“But coming up with strong values—and sticking to them—requires real guts. Indeed, an organization considering a values initiative must first come to terms with the fact that, when properly practiced, values inflict pain. “ – Patrick M. Lencioni, Harvard Business Review 

The Process for Determining Your Core Values 

So, how do you determine the core values for your brand?

There are a number of ways to go about this process. Much of it will depend on the size and personality of your company.

For instance, if you’re a large corporation, the process will look much different than if you’re a startup with just a couple of employees.

But, to give you an idea of how to go through this process, I’ll share what worked for our team along with some ideas about how you can apply these ideas to your team.

1. Brainstorm ideas and combine into themes.

Since we are a small team, we started with a sticky note brainstorm session. We each had a stack of sticky notes, we set a timer and we wrote down answers to these questions:

  • What do we stand for?
  • What do we value most?
  • What do we believe as a company?

Once we spent several minutes jotting down our answers to these questions, we placed our sticky notes on a white board so we can see what each of us wrote. From there, we began organizing the ideas into themes.

At the end of our brainstorming session, we had agreed on five key words or themes with supporting points for each. You can see Abby with our wall of sticky notes below.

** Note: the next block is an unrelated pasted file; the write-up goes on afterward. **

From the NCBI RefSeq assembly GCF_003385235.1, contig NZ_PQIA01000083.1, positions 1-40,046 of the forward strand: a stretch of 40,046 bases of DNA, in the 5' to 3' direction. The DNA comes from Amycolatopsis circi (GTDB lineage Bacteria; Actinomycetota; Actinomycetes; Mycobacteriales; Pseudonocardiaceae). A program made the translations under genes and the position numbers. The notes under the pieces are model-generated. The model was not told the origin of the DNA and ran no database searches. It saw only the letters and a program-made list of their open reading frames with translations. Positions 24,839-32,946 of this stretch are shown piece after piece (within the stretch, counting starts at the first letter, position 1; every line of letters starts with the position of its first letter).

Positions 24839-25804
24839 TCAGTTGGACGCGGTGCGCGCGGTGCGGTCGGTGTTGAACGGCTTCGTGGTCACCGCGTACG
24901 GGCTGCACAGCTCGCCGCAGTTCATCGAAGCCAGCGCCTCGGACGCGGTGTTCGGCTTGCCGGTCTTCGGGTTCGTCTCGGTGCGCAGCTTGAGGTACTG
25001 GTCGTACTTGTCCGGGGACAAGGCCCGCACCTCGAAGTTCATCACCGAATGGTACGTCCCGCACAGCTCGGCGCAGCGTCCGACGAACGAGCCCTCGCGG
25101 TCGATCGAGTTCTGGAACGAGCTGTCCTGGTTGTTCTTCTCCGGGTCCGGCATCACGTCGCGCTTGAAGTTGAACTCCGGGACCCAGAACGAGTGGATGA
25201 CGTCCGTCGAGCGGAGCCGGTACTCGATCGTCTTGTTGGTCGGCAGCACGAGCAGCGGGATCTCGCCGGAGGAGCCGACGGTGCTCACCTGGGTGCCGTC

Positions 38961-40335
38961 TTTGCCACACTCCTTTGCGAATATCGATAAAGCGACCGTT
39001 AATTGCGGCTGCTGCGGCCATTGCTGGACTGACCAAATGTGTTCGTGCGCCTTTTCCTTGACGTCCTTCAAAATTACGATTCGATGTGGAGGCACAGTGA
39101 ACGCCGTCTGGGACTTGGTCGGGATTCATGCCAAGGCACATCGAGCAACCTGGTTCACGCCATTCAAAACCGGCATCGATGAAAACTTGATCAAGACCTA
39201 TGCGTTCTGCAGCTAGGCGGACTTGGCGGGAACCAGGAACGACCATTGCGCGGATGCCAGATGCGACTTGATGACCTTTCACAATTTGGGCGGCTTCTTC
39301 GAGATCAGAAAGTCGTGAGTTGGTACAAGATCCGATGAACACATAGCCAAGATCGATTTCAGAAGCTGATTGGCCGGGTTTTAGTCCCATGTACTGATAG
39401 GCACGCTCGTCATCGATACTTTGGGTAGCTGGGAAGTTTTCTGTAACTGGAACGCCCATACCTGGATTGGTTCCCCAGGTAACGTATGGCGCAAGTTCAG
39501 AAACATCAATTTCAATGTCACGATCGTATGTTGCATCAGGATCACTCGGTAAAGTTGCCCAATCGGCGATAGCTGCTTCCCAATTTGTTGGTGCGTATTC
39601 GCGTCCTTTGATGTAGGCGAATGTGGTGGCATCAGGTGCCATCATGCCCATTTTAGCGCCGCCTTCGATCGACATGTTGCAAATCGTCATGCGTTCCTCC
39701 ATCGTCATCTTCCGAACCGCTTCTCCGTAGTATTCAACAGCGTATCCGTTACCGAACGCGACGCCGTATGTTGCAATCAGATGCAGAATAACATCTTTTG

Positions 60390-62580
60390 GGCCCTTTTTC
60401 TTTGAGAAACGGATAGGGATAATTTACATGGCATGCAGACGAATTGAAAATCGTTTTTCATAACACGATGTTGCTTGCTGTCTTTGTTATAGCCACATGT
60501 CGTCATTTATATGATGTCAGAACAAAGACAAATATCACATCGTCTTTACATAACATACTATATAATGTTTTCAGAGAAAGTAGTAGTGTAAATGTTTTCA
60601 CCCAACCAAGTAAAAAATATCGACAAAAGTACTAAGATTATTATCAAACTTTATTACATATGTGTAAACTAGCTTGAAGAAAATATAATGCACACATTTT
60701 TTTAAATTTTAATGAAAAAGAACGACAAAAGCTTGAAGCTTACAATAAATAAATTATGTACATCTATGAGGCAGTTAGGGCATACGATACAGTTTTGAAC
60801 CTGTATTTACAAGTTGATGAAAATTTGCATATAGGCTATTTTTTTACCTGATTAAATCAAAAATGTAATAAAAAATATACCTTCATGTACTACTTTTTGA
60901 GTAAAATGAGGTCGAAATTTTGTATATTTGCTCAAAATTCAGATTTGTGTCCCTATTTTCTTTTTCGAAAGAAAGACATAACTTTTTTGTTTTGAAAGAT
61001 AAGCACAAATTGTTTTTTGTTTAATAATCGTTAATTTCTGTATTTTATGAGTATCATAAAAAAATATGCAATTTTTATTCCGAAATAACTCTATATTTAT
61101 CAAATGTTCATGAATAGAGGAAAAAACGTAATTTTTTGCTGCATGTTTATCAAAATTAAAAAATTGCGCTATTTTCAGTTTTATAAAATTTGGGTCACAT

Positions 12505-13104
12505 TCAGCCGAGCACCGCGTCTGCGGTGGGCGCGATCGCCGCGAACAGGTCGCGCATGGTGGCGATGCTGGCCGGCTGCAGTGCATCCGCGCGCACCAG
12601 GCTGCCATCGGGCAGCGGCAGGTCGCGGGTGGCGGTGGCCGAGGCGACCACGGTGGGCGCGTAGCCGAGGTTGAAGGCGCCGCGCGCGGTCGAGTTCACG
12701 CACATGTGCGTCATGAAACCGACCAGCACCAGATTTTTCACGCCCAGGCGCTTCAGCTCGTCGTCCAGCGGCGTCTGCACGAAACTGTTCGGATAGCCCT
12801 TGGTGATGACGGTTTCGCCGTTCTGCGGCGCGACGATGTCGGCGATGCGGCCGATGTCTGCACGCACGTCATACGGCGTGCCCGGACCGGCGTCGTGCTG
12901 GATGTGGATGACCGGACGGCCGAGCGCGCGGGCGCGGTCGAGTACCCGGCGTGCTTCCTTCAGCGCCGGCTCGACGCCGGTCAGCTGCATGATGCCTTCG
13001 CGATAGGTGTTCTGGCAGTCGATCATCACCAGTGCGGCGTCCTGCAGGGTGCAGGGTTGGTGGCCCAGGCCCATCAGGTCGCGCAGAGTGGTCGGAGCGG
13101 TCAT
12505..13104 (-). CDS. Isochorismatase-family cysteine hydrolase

abby-sticky-notes

If you’re a larger company, this exercise could still work really well. However, instead of involving your entire team, you could conduct this exercise with your leadership team.

And, if you want to ensure you get input from employees, you can ask these questions through a survey to get their input and use that to combine the values into themes.

2. Let the ideas sit and get feedback.

After our brainstorming session, we moved all of our thoughts into a shared Google Doc and we let the ideas marinate for a few weeks.

What we found is that some of the words we chose weren’t really ringing true. Instead, we paid closer attention to things we said as we were working with each other and with our clients.

We began jotting down new ideas to consider. Most of them were consistent with our original themes and ideas, but the language was stronger and better conveyed how we want to act.

If you’re a larger company, I would suggest finding ways to get feedback on the initial list of themes to see if it resonates with your team.

3. Refine the list.

When we went on our retreat, we brought all of our notes and ideas. We spent a couple of hours discussing each of our points, pruning our list and refining the language.

Once we had decided on each of the five values, we created definitions for each value to give our team further guidance how to live out the value on a daily basis.

Create Your Core Values NOW

There’s not a one-size-fits all process for defining your core values, but this approach worked well for our team.

The main priority is to ACT. If you don’t have core values for your organization, now is as good time as any to start.

We’ve already found that having core values makes our work more focused. And, when we hire new team members, we will do so based on these values.

Core values are meaningful for your business. They certainly have been for us. Don’t wait to do this exercise. You’ll find that it’s incredibly valuable for your brand.

Do you have core values for your company? If so, share them in the comment section! We’d love to hear from you!